Main Event Breakdown: UFC Belfast

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UFC 205 is in the books, but there is no rest for MMA fans in sight. Following the blockbuster card and an intense weekend of coverage from all manner of media outlets, we’re back at it with a full slate of 25 fights spanning two continents.

Neither offering will be confused with the grandest event in promotion history, but there are fun fights and intriguing fighters spanning both cards. The European slate features the incomparable Teruto Ishihara, the oft-delayed return of wild man Ian McCall, and the UFC debut of former Bellator heavyweight champ Alexander Volkov.

The weekend gets kicked off in Belfast, Northern Ireland, and is headlined by a middleweight rematch between Gegard Mousasi and Uriah Hall. Hall will be looking to get back on track and replicate his stunning victory over the Belgian.

Read on for the breakdown of the main event of UFC Belfast.

Per Haljestam for USA TODAY Sports

Middleweights Gegard Mousasi vs. Uriah Hall

First of all, this is puzzling matchmaking. Since their first encounter 14 months ago, Mousasi has re-established himself as a borderline title contender, even in the deep and rejuvenated middleweight division. He has beaten Thales Leites, Thiago Santos, and Vitor Belfort, finishing the latter two and making it look easy.

Hall, meanwhile, has dropped his two bouts since topping ‘The Dreamcatcher,’ falling to Robert Whittaker by decision and suffering a knockout to the surging Derek Brunson. Usually, the UFC likes to pit winners against winners and fighters coming off losses against one another.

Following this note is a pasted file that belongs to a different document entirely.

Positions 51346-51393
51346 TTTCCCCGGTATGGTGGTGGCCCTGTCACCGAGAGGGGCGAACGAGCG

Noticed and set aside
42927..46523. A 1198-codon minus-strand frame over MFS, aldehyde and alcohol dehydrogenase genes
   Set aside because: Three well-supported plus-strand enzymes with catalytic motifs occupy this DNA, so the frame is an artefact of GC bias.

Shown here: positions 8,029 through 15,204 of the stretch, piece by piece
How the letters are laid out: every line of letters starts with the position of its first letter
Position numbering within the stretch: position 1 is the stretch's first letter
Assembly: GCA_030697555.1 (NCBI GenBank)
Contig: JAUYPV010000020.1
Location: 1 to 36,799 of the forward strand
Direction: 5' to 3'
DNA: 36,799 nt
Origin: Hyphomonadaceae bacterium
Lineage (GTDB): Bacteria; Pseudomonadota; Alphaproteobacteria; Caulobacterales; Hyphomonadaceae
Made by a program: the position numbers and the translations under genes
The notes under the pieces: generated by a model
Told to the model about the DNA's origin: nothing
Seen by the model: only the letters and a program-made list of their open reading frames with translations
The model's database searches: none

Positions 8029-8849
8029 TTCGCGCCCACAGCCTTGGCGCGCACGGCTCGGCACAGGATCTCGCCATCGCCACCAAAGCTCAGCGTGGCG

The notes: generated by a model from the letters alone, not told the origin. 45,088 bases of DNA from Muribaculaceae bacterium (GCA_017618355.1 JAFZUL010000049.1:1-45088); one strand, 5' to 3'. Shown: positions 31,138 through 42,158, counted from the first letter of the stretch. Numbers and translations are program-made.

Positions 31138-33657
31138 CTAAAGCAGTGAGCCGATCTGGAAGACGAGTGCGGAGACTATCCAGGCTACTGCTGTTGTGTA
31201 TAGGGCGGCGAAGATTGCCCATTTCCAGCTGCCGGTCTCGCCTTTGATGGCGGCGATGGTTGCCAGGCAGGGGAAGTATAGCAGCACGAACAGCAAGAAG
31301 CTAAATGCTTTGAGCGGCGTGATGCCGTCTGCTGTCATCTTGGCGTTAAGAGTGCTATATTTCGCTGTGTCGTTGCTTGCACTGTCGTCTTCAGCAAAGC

Next, the first fight was a tremendous victory for the uber-dynamic Hall, but he is essentially being asked to make lightning strike twice. It does not seem remotely repeatable. Mousasi dominated the opening round with pressure and top control. As he looked to resume his assault in round two, it took a jumping spinning back kick to the face, followed immediately by a flush flying knee, followed by a barrage of punches to finish Mousasi.

Even for a gifted and flashy striker like Hall, doing something like that again is out of the question.

Mousasi’s clearest path to victory lies in replicating the first round for another five minutes. Deny Hall the space he needs to uncork his flashy kicks, take him down, and generally make life miserable for him with ground and pound and positional advancements. The Dutchman is no slouch in the stand-up department either. He is defensively responsible while also being dangerous at all ranges with punches, kicks, and knees.

As already mentioned, Hall is offensively potent, particularly with his kicks and his ground and pound. Although he is improving in these areas, he has a bad habit of going through periods of inactivity and backing himself to the fence. The former tendency cost him in fights with Whittaker and Rafael Natal, and the latter helped lead to his knockout against Brunson. Hall is a bit like fellow middleweight contender Yoel Romero, except being nearly impossible to hold down and lacking the ability to land a knockout shot at any range.

Hall has shown the kind of dynamism and athletic ability that could end the fight at any moment, but even a Hail Mary shot might not be enough against Mousasi. The Dutchman wasn’t even all the way out after two kill shots and a barrage of punches that would have put down a rhino. “The Dreamcatcher’s” well-roundedness, newfound aggression, and grappling chops will be enough to get the job done.

The Pick: Mousasi by second-round submission.